Unadopted Madagascar designs of 1973 by Michael Rizzello

Started by <k>, March 12, 2019, 11:42:51 AM

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<k>



Michael Rizzello's sketch of the proposed common obverse, showing the national seal.




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<k>



The animals shown are all easy to imagine, with the exception perhaps of the helmet bird.

The bird is also known as the helmet vanga (Euryceros prevostii). It is quite colourful
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<k>

There are some superb designs here that would have made an excellent set. Some designs would have had to be omitted, of course. The design of the traditional carving (100 francs) would not have fitted well into the set.

It is a pity that such a set was ultimately not adopted. The Madagascan government was moving towards a communistic regime, and in the later 1970s it adopted rather communistic designs of agricultural workers - very different from the wildlife designs shown here. Unfortunately, these communistic designs for the higher denominations were added to the old-fashioned designs of the 1960s, showing plants and a zebu's head. Stylistically, the two halves of the issued set did not go well together. A set such as was proposed here would have had a unity of style that the issued and current set lacks.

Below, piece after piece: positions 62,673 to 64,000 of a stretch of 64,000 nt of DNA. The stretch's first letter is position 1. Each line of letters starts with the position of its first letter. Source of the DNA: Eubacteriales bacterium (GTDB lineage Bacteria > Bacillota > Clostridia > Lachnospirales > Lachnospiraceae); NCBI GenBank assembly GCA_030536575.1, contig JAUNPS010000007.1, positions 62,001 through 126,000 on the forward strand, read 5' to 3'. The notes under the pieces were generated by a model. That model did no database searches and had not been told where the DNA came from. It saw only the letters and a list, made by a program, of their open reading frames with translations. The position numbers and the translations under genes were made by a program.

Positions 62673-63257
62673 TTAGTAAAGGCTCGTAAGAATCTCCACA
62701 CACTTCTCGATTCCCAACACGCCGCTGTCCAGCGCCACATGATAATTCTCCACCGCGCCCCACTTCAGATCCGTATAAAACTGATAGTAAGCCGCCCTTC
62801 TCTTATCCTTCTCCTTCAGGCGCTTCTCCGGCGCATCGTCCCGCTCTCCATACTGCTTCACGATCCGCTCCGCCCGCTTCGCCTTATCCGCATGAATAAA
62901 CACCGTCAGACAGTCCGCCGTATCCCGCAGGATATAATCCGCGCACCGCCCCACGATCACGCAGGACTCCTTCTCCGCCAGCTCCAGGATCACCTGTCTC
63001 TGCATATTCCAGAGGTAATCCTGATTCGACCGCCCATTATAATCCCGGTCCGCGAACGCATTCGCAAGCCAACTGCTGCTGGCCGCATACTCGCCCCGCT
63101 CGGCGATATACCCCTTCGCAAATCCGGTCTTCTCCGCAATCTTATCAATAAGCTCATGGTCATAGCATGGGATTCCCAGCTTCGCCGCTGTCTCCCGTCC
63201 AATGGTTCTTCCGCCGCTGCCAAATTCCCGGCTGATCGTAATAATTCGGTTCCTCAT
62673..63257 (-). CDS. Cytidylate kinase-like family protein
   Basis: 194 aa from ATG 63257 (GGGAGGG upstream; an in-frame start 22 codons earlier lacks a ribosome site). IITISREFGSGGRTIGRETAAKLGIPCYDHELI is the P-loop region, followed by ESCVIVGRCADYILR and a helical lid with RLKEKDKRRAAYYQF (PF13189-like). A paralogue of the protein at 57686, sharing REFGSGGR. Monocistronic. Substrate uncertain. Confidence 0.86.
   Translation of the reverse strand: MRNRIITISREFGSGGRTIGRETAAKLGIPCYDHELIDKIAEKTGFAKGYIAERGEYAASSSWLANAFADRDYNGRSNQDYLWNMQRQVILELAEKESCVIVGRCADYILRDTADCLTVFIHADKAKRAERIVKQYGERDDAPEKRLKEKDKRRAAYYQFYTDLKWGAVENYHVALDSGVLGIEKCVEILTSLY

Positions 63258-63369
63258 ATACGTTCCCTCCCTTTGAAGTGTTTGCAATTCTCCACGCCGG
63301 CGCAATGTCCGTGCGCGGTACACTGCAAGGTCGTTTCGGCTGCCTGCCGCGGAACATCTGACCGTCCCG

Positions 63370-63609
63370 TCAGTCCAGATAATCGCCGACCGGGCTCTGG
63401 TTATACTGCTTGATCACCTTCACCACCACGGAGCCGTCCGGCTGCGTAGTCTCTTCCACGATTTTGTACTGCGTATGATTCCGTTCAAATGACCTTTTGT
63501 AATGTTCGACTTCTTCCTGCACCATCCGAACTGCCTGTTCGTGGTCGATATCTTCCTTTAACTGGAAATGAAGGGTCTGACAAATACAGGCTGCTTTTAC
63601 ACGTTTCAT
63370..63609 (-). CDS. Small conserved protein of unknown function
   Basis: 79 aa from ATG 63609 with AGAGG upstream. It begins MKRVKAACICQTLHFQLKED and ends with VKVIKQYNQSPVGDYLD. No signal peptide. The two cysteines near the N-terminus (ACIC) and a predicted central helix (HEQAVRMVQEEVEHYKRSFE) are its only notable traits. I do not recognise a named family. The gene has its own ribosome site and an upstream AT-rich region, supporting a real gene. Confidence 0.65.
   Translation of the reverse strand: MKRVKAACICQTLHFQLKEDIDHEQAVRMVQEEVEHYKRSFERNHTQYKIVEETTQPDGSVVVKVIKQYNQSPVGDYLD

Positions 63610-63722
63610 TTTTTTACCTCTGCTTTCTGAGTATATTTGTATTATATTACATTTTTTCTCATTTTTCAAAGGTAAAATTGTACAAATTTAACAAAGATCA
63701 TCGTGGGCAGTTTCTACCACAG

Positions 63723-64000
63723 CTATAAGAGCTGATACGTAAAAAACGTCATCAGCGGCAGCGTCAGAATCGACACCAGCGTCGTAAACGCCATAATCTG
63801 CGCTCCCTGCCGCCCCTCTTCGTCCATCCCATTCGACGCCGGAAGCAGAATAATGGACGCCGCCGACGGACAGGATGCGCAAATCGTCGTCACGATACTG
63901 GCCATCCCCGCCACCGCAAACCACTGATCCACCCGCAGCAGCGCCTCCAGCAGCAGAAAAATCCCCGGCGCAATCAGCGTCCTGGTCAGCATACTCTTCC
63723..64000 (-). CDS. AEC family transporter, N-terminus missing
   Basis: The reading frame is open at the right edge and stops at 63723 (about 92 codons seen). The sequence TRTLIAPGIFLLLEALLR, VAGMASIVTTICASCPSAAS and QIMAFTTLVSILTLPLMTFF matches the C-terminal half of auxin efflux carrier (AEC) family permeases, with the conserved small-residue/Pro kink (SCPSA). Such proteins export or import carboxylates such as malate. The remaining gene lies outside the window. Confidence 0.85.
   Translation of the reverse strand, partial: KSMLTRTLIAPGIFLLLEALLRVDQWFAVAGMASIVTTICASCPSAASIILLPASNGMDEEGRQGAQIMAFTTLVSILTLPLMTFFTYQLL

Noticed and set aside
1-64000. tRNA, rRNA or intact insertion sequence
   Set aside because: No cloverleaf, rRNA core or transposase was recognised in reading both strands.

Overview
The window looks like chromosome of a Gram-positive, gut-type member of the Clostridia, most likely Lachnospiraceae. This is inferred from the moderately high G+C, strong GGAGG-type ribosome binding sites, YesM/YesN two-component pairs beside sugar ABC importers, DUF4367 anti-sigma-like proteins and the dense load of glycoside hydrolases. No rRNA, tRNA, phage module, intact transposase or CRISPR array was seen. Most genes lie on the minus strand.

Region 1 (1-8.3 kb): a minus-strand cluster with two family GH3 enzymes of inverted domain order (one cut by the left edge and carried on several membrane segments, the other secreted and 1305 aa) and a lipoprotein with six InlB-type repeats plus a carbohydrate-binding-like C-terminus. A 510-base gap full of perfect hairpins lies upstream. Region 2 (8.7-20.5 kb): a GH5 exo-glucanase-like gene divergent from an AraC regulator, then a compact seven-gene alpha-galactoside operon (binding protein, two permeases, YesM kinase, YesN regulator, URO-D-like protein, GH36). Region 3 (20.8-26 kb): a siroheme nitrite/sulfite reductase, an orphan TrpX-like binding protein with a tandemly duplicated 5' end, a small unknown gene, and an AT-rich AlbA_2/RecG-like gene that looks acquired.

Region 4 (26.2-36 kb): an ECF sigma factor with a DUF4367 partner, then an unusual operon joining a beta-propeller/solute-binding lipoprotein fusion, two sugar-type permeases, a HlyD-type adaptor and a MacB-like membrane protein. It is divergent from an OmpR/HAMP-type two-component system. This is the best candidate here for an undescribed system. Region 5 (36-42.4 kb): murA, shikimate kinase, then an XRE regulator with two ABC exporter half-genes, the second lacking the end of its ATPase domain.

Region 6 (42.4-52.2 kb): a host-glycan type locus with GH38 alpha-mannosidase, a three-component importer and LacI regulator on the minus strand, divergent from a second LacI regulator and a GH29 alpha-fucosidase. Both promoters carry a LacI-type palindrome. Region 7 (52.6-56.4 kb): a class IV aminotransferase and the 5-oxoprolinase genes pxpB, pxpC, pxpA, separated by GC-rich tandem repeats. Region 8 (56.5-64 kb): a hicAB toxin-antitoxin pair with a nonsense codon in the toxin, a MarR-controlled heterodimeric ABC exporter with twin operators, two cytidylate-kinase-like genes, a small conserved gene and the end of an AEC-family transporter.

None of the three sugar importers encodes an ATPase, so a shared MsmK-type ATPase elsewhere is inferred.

To see the Madagascan coin designs to date, click on the link below:

Coinage of Madagascar.
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<k>



Mr Rizzello's zebu design reminds me of his cow or bull design for the Gambia.
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<k>

Now that many African countries have updated their coinages and moved more towards wildlife themes, perhaps Madagascar might do so also. Some of the themes shown here would make an attractive set.
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Figleaf

Congratulations on outstanding research and thanks for posting the images here.

I agree with your description of the Ratsiraka regime as "communistic", but would like to add that during the cold war, African leaders quite often assumed labels like "Socialist", "Communist" or "Islamic" that did not so much cover a political direction as a cover to disenfranchise the opposition and enrich themselves, their family, clan and tribe in that order. In that situation, symbols - being free and having no consequences - were important. While it is true that the coins of this period are not as nice as the ones you present, the designs actually used give insight into the reality of the situation on the island.

Peter
An unidentified coin is a piece of metal. An identified coin is a piece of history.

<k>

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<k>



Michael Rizzello's sketch of the proposed common obverse, showing Madagascar's national seal.

Image copyright of The Royal Mint Museum.



The images at the start of this topic were scans of scans.

The Royal Mint Museum has kindly now sent me images of Michael Rizzello's original sketches.
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<k>

Visit the website of The Royal Mint Museum.

See: The Royal Mint Museum.

<k>

Visit the website of The Royal Mint Museum.

See: The Royal Mint Museum.

<k>

Visit the website of The Royal Mint Museum.

See: The Royal Mint Museum.

<k>



Alternative 5 francs.  Malagasy grasshopper.




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<k>

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<k>



Alternative 10 francs.  Water yam. Also known as the lace leaf plant.




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<k>



20 francs.  Lemur - the aye-aye: Daubentonia madagascariensis.




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